Stitching a circular future for Australia’s fashion industry

Stitching a circular future for Australia’s fashion industry

By Tamanna Wadhwani  September 1st, 2023

The Ragtrader LIVE conference recently held in Melbourne explored the progress of the National Clothing Product Stewardship Scheme Seamless and some initiatives from early adopters of the scheme.


Voluntary National Clothing Product Stewardship Scheme Seamless was launched earlier this year by the Australian Fashion Council. Hon. Minister for the Environment Tanya Plibersek emphasised the potential to regulate and make this scheme mandatory if not embraced by enough businesses and the deadline for setting up an operational Product Stewardship Organisation was set for June 2024. 

Hosted by Ragtrader, the Ragtrader LIVE Race to Regulation conference brought together retailers, brands and industry experts to delve into the progress of the scheme so far and discuss how the fashion industry is tackling its significant and still growing waste issue. 

Danielle Kent, Seamless Project Director for the Australian Fashion Council, shed light on the scheme’s advancement as the industry marches towards the June 2024 target. Kent explained how the scheme provides a gateway for brands to invest in new revenue models including repair, remanufacture and rental.  

Danielle provided insights into the crucial phase of setting up the scheme’s constitution and governance structure, which remains ongoing. She spoke about the need to involve diverse voices such as subject-matter experts, circular economy thinkers and small-to-medium enterprises to equip the scheme against challenges like administrative complexities, financial viability and tracking material flows. 

The conference also featured a panel with some of the scheme’s early adopters like Lorna Jane, KMD Brands and The ICONIC. Panellists shared their experiences, challenges faced and motivations behind joining the scheme and their critical role in bringing it to fruition.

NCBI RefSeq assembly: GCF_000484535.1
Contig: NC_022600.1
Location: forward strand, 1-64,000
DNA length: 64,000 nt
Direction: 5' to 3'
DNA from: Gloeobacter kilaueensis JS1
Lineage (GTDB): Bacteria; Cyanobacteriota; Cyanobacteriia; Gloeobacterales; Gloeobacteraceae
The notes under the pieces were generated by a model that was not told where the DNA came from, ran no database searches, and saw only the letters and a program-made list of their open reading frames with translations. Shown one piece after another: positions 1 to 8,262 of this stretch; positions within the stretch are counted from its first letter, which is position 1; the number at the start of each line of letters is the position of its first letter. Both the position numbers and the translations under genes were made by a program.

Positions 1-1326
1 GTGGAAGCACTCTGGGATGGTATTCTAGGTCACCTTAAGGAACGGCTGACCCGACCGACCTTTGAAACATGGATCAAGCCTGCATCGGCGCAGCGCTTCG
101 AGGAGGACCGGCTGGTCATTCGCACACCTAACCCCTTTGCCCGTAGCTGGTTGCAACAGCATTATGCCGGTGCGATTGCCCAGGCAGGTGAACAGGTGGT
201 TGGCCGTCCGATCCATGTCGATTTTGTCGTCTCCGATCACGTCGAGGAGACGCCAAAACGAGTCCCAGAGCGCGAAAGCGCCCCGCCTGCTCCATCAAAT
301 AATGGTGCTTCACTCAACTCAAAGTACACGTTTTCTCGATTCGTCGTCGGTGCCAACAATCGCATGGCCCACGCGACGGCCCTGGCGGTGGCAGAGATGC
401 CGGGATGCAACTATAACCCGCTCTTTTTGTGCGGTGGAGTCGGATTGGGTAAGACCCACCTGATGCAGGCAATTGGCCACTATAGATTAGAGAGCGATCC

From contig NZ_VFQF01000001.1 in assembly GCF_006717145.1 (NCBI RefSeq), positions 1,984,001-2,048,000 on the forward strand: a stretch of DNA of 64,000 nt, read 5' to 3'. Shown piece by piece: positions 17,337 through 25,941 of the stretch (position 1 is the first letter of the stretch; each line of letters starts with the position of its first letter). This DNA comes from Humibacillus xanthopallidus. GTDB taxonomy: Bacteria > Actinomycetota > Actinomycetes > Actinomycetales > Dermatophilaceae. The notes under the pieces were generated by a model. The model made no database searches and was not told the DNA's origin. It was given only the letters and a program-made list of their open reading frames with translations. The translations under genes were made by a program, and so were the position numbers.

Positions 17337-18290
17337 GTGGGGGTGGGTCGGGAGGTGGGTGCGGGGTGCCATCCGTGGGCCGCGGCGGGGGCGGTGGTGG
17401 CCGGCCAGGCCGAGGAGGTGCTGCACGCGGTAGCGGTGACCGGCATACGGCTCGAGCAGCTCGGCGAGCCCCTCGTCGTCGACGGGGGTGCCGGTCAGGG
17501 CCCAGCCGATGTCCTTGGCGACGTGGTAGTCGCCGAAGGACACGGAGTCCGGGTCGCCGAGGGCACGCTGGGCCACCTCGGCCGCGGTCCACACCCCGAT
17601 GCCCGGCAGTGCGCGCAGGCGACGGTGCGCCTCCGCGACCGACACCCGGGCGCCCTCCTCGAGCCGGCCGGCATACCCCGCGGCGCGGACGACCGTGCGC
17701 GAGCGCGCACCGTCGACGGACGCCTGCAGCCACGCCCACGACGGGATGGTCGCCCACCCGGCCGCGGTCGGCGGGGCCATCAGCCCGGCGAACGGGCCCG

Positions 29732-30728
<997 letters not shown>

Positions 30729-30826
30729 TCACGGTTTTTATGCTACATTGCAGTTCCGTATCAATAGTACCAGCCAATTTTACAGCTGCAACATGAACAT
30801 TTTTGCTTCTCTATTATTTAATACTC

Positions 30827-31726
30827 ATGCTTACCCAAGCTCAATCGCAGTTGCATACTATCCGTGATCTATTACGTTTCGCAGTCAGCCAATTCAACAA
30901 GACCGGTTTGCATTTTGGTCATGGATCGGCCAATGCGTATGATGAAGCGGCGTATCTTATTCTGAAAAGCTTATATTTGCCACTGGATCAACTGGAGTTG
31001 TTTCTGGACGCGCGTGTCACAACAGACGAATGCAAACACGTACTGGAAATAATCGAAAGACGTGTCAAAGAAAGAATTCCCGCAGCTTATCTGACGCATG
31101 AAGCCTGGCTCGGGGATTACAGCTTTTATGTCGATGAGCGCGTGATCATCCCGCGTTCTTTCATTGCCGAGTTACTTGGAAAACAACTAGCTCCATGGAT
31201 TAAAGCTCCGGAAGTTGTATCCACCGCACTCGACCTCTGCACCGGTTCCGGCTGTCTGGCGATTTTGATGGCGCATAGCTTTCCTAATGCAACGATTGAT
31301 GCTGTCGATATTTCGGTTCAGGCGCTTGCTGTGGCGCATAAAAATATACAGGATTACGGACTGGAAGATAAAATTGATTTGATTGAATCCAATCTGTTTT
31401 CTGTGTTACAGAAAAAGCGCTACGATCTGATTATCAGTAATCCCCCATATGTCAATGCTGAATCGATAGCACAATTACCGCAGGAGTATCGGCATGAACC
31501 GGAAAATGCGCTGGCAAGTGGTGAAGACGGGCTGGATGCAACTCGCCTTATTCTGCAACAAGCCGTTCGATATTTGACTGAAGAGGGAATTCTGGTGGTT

Lorna Jane founder Lorna Jane Clarkson spotlighted the need for Australia, being an isolated island, to develop better reuse and recycling systems to keep materials circulating locally and encouraged other brands to join the scheme. 

“The most important thing is that everyone is involved, and it needs to be a solution for everybody,” said Clarkson. 

“We get to have a say in how we put it [the scheme] together.” 

Clarkson also said that by partaking in this scheme, Lorna Jane will be providing their customers with the service to reuse, repurpose or recycle their Lorna Jane products.  

Shasta O’Loughlin, Head of ESG at KMD Brands, acknowledged the unique challenges that brands might face when joining this scheme. While financing wasn’t a major barrier for KMD Brands as a larger brand, Shasta highlighted the challenge of finding suitable schemes and groups to collaborate with a shared purpose.  

Shasta stated the aim for Seamless is not just a legislative outcome, but also making the scheme operational and functional for business. 

For deeper insights into the 12-month transition phase of Seamless, visit the Scheme Design Report


Tamanna Wadhwani

Tamanna moved from India to Australia to pursue a degree in environmental science and conservation biology. After learning about the concept of a circular economy in 2020, she worked with various organisations in this sector and is interested in solving complex climate change and waste management problems. She loves to communicate with people about all things sustainability or animals. Outside of work, Tamanna is a budding hip hop dancer who also loves travelling, cat cuddles and reading.

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